So the third reason why confession is good for me is not only because it helps me see my guilt, not only because it helps me resolve my guilt in forgiveness, but confession is good for me because it gives me the most perfect and complete encounter with the Lord who forgives, and, with that, gives me every grace and strength He has to offer me, every grace and strength to grow in holiness and be helped not to sin again.

Lastly, perhaps you're not sure how often you should go to confession. Well, it might help if I explained the range of possibilities to you. At one end is what we call confessions of devotion, for example, Pope John Paul II used to go to confession every day. I, however, don't go to confession every day, but I do go to confession every week: this is what is recommended by St Frances de Sales in The Introduction To The Devout Life(Part II, Chapter 19) , and this is what is practised in a great many of what are called the New Ecclesial Movements, those groups of predominantly young re-invigorated Catholics who have rediscovered the value and living of our Faith in the midst of our secular world. At the other extreme from weekly confession is to only go once per year: this is the bare minimum required by the law of the Church, and if you only want to do the minimum, if you are concerned to avoid hell but don't really care about heaven, then doing the bare minimum is permissible -and the bare minimum in this context is annual confession of serious sins [peccata sua gravia, Canon 989]. Be warned, however, if you aim for the minimum and miss the minimum then you won’t be in a good place. Beyond that, our own Bishop Christopher Budd noted in one of his pastoral letters (1998) that the Lent and Advent penitential services that have been introduced in recent decades seem to have led to the BAD practice of many people thinking that they only need to go to confession on those two occasions, and he said very simply that it is not enough to just go to confession in Lent and Advent, he said we need to go regularly. And the standard regular timespan recommended to parishioners is to go to confession every month, which is between the legal minimum of once a year at Eastertide and the devout practice of going very week.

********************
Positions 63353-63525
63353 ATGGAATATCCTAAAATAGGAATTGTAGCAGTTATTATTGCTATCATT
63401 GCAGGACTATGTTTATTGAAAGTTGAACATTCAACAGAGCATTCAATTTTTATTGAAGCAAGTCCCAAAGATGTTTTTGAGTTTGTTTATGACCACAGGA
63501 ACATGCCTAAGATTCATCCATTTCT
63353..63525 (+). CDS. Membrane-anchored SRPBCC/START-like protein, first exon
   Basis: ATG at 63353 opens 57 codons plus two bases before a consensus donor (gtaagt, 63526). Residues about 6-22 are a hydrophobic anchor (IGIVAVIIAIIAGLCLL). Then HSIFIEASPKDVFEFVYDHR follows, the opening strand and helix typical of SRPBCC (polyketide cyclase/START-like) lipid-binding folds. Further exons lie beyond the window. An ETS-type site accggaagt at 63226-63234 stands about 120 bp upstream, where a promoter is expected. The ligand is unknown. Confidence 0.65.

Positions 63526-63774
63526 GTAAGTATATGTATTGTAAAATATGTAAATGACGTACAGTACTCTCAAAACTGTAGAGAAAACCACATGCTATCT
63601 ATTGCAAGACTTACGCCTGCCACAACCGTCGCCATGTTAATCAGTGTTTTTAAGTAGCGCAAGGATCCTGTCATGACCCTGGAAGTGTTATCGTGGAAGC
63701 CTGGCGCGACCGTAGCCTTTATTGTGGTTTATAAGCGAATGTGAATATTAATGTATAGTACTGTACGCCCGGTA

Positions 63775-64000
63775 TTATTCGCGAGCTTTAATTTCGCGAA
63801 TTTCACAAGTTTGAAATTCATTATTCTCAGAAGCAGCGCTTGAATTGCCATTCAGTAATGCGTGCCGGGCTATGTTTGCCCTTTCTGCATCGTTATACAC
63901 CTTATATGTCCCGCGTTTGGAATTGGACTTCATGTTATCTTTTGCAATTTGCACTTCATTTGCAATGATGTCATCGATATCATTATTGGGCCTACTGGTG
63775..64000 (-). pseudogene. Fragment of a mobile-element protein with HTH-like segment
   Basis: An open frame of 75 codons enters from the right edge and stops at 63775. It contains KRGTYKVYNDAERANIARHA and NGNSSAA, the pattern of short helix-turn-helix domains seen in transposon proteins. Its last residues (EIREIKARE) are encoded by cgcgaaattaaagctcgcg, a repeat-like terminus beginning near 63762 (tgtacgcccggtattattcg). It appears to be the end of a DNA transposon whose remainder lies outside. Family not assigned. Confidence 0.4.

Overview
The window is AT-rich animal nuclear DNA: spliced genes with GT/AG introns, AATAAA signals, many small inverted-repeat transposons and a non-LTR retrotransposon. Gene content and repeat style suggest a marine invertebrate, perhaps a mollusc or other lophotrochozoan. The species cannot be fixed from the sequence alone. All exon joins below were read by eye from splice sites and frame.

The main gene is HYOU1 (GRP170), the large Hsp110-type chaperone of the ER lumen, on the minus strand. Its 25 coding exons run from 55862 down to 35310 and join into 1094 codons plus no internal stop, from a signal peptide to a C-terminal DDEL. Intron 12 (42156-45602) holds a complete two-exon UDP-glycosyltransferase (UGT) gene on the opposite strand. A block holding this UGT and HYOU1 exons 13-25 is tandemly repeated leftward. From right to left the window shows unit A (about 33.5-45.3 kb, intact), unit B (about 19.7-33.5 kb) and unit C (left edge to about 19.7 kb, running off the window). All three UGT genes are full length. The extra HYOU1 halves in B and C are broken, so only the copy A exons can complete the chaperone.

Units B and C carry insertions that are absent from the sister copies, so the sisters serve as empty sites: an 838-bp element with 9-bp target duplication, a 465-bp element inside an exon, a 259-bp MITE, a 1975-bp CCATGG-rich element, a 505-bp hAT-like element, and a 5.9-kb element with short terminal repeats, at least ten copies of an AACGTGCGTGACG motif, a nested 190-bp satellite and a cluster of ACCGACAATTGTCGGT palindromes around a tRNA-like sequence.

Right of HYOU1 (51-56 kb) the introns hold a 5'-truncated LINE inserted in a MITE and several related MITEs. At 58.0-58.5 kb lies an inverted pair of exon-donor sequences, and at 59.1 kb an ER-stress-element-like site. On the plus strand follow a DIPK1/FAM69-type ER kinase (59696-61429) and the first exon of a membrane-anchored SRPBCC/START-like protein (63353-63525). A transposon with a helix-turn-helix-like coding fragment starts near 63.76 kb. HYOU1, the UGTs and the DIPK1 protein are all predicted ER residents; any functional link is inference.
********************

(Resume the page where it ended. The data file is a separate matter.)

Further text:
To summarise: Confession is good for me because it helps me see my guilt, because it helps me resolve my guilt in forgiveness, because it gives me grace and strength to avoid future sin, and it does all of this because it gives me the fullest possible encounter with the Christ who forgives. Now especially is the time, “prepare a way for the Lord”.


Anonymous said...

Good morning Fr. Dylan (it is morning in Canada!). May I use your sermon on the front cover of our parish bulletin this weekend? We are having a penitential service and confessions tomorrow, Monday, and our parish priest really tries to encourage everyone to get there. I think your sermon would help.

Fr. Dylan James, Catholic Priest, dual American-British citizen said...

Sure Pat! You';re more than welcome to use this -its out in the blog-o-sphere to be used.
God bless
Fr Dylan